GENEVA / NEW YORK, 6 May 2014 – New United Nations* data show a 45% reduction in maternal deaths since 1990. An estimated 289 000 women died in 2013 due to complications in pregnancy and childbirth, down from 523 000 in 1990.
Another World Health Organization (WHO) study, also published today in The Lancet Global Health, adds new knowledge about why these women are dying. Global causes of maternal death: a WHO systematic analysis, finds that more than 1 in 4 maternal deaths are caused by pre-existing medical conditions such as diabetes, HIV, malaria and obesity, whose health impacts can all be aggravated by pregnancy. This is similar to the proportion of deaths during pregnancy and childbirth from severe bleeding.
“Together, the two reports highlight the need to invest in proven solutions, such as quality care for all women during pregnancy and childbirth, and particular care for pregnant women with existing medical conditions,” says Dr Flavia Bustreo, Assistant Director-General, Family, Women’s and Children’s Health, WHO.
They also underscore the importance of having accurate data.
"Thirty-three maternal deaths per hour is 33 too many," said Tim Evans, Director, Health, Nutrition and Population, World Bank Group. "We need to document every one of these tragic events, determine their cause, and initiate corrective actions urgently."
Trends in maternal mortality estimates 1990 to 2013 includes new data which were not captured in the last set of global estimates in 2012, as well as improved methods of estimating births and all female deaths.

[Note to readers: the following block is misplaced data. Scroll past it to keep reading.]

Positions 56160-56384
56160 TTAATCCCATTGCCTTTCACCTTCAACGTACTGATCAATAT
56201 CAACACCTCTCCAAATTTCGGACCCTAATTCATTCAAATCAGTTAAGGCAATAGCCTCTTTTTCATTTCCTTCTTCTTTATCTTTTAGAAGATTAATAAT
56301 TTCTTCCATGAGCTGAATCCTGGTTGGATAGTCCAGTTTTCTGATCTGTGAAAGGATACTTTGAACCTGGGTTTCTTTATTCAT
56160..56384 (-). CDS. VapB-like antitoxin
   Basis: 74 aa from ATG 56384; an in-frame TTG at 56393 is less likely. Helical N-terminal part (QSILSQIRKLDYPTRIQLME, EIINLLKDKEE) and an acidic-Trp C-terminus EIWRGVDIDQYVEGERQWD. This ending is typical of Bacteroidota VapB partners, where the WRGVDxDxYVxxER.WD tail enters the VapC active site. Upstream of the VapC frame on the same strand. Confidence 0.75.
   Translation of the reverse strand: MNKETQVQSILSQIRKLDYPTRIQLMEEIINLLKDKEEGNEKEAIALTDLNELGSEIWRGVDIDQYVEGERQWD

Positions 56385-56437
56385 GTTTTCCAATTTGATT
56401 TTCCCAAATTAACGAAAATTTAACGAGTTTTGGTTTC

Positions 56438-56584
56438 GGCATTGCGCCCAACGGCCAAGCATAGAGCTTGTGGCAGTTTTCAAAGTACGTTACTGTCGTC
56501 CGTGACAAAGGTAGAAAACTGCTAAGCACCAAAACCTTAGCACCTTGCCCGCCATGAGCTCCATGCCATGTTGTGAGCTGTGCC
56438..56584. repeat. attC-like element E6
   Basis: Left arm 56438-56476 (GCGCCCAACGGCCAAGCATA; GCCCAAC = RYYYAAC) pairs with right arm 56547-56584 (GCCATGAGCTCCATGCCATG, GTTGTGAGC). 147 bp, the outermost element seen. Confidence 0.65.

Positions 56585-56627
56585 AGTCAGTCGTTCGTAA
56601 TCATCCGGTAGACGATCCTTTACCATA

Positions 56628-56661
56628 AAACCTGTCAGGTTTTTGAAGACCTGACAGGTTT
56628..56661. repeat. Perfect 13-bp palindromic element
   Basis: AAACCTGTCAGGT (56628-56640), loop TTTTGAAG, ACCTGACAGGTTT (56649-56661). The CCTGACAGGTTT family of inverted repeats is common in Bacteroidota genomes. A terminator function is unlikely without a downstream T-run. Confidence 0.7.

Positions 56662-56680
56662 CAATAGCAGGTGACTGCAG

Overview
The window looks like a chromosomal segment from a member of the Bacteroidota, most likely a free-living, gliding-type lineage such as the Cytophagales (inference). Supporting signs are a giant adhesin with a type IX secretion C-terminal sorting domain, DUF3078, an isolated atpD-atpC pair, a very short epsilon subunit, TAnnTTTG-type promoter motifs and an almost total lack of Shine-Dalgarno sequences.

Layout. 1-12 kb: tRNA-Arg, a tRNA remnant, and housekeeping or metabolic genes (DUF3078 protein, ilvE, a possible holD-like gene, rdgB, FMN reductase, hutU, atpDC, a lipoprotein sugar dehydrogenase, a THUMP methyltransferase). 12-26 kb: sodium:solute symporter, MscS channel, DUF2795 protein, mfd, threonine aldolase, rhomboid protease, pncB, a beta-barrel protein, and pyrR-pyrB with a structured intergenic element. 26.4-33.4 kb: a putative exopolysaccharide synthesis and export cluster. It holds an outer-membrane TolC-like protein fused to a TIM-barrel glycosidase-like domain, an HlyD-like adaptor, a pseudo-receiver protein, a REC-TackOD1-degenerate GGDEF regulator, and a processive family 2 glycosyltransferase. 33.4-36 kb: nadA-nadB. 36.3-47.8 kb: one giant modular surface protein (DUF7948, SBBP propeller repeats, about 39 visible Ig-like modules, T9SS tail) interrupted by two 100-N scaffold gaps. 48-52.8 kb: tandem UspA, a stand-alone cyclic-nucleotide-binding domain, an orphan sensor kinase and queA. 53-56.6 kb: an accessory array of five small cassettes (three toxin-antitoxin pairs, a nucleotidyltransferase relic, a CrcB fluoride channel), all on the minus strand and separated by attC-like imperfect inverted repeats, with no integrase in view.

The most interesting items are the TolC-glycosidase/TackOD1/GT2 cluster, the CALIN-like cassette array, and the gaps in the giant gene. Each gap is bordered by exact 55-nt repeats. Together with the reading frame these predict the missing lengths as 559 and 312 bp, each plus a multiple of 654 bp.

Eleven countries that had high levels of maternal mortality in 1990 (Bhutan, Cambodia, Cabo Verde, Equatorial Guinea, Eritrea, Lao People’s Democratic Republic, Maldives, Nepal, Romania, Rwanda, Timor-Leste) have already reached the Millennium Development Goal (MDG) target of a 75% reduction in maternal mortality from the 1990 rate by 2015. Based on these latest trends however, many low- and middle-income countries will not achieve this goal.
Sub-Saharan Africa is still the riskiest region in the world for dying of complications in pregnancy and childbirth.
“A 15-year-old girl living in sub-Saharan Africa faces about a 1 in 40 risk of dying during pregnancy and childbirth during her lifetime,” says Dr Geeta Rao Gupta, Deputy Executive Director, United Nations Children’s Fund (UNICEF). “A girl of the same age living in Europe has a lifetime risk of 1 in 3300 – underscoring how uneven progress has been around the world.”
Despite advances in the last 20 years, there has been too little progress in preventing adolescent pregnancies, abortions, maternal deaths, sexually-transmitted infections and HIV, and there are significant gaps in availability, quality and access to comprehensive sexuality education and services for young people, especially in low-income countries.
“More than 15 million girls aged 15 to 19 years give birth every year – one in five girls before they turn 18 – and many of these pregnancies result from non-consensual sex,” highlights Ms Kate Gilmore, Deputy Executive Director, United Nations Population Fund (UNFPA). “Relatively simple and well-known interventions, like midwifery services and gender-based violence prevention and response, can make a huge difference if scaled up and coupled with investments in innovations, especially in the area of contraceptives.”
New information on causes of death
A related WHO study of causes of more than 60 000 maternal deaths in 115 countries shows that pre-existing medical conditions exacerbated by pregnancy (such as diabetes, malaria, HIV, obesity) caused 28% of the deaths.
Other causes included:
- severe bleeding (mostly during and after childbirth) 27%
- pregnancy-induced high blood pressure 14%
- infections 11%
- obstructed labour and other direct causes 9%
- abortion complications 8%
- blood clots (embolism) 3%
Strong health systems – with facilities that have adequate health workers and equipment and medicines – are key to delivering quality health care to save the lives of women and their newborn babies.